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India's Muslim Women Fight To End Triple Talaq Law That Yields Instant Divorce

New Age Islam News Bureau

10 Aug 2015

Saudi seamstresses work at a factory in the Red Sea city of Jeddah.  Photographer: Omar Salem/AFP/Getty Images


 First Woman Licensed To Perform Muslim Marriages In Palestine

 Muslim Woman Tells Melbourne Islamophobia Forum 'Racism Hurts'

 Dr Ruveda Salam is Jammu & Kashmir's First Muslim IPS Officer

 Pak Woman Returns to Dad, Seeks Indian Citizenship

 Play about Young Female Muslim Boxers Comes To Birmingham Rep

 Saudi Arabian Women Receive Online Learning Techniques From U.S.

 Courageous Yazidi Women Speak Out After Escaping Violence in Iraq

 Saudi Women Are Joining the Workforce in Record Numbers

 ISIS Kidnaps 230 Christian and Muslim Men, Women and Children after Storming Syrian Town amid Fears They Are Destined For Sexual Slavery or Mass Execution

 Women's Rights in Iran: Two Steps Back, One Step Forward

 10 Things about Muslim Girls in Nigeria You Probably Did Not Know

 Women’s Parliamentary Caucus Perturbed over Child Abuse Scandal in Pakistan

Compiled by New Age Islam News Bureau




India's Muslim Women Fight To End Triple Talaq Law That Yields Instant Divorce

10 August 2015

Every time Nishat Hussain gets into a fight with religious leaders about women’s rights under Islam, she hits the same wall. They say the rules governing women are sanctioned by scripture and therefore cannot be altered. She says they are sanctioned by custom and most certainly can be.

Hussain finds this divide most frustrating when she is defending divorced women who come to her office near the overcrowded ironmonger’s bazaar in Jaipur. These women have experienced triple Talaq, under which a Muslim man can repeat the word “Talaq” three times and his wife stands divorced. No questions, no reasons. All objections overruled.

On an overcast but muggy day, with the endless honking and hum of the pink city’s insanely congested roads in the background, Rani Khan, 25, sits in Hussain’s office with her daughter, Zainab, four, on her lap.

For years, she claims, her unemployed husband demanded that she get money from her parents to finance his drinking. “He used to threaten to kill Zeinab if I refused,” claimed Khan.

“Then one day, he shouted Talaq three times and forced me out of the house.” She now lives with her father, who is paralysed, her mother, six sisters and Zeinab, making a living from fabric painting.

When desperate women like Khan rush to local clerics for justice, they are told that instant divorce is permitted under Islamic law. Their next port of call is the office of the Muslim women’s rights group the Bharatiya Muslim Mahila Andolan (Indian Muslim women’s welfare movement or BMMA). Hussain heads the Jaipur office and is well known locally for her work with poor, vulnerable women and efforts to reform aspects of Islam.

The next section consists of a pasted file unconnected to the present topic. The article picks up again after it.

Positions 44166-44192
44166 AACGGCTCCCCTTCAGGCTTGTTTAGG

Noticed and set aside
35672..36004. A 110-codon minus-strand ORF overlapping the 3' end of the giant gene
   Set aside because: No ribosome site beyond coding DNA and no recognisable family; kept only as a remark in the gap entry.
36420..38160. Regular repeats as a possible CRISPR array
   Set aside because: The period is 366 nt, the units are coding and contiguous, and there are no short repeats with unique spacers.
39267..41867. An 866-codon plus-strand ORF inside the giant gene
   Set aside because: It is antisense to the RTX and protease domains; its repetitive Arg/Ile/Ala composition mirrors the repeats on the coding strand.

Since it was set up in 2007, the BMMA has been campaigning for a ban on triple talaq, calling it a travesty of divorce as envisaged in the Qur’an, where the word has to be pronounced on three separate occasions spread over three months and must be accompanied by efforts at reconciliation.

Try telling that to men like Nooran Nisa’s husband, who divorced her four months after their marriage. “All Muslim women are haunted by this word,” Nisa said. “During fights, I used to argue back but if it got too heated, I stopped because I was frightened my husband might say talaq.”

Nisa, 35, was never to hear those words, but after kicking her out of the house, her husband sent her a letter with talaq written in it three times, she claims.

When her husband threw Jahan Ara, 40, out of the house a year ago, after 15 years of marriage, he kept their three children. He has not yet divorced her. “I’ve inherited some property so that’s why he hasn’t divorced me. He’s got his eyes on it,” she claimed at the BMMA offices.

In India, which has a Muslim minority, Muslim men have sent triple talaq by text, email, Facebook, Skype and WhatsApp. The reasons vary from not liking the wife’s dyed hair to her cooking.

At a civil court, Nisa was told by a judge that the instant divorce was valid as it was permitted to Muslim men under Muslim personal law, or the sharia.

Hussain and her colleagues across India have failed to persuade their community to ban triple talaq. But recently they received a boost: a government committee set up in 2013 to look into women’s status has recommended that the government should outlaw it.

In its report (pdf), released last month, it says the custom “makes wives extremely vulnerable and insecure regarding their marital status”.

The recommendation has been sent to the ministry of women and child development, which will hold consultations with civic and religious groups before a final decision is taken.

Hussain says that, had her husband been alive, he would have supported the ban. “He was a feminist. He totally supported my efforts to protect Muslim women against abuse,” she said.

Muslim scholars such as Professor Tahir Mahmood, an internationally recognised expert on sharia law, will also support a ban. He recently told Scroll, an Indian news website,that “ignorance, obstinacy, blind belief in religion and morbid religiosity are undoubtedly the factors” responsible for triple talaq being allowed in India.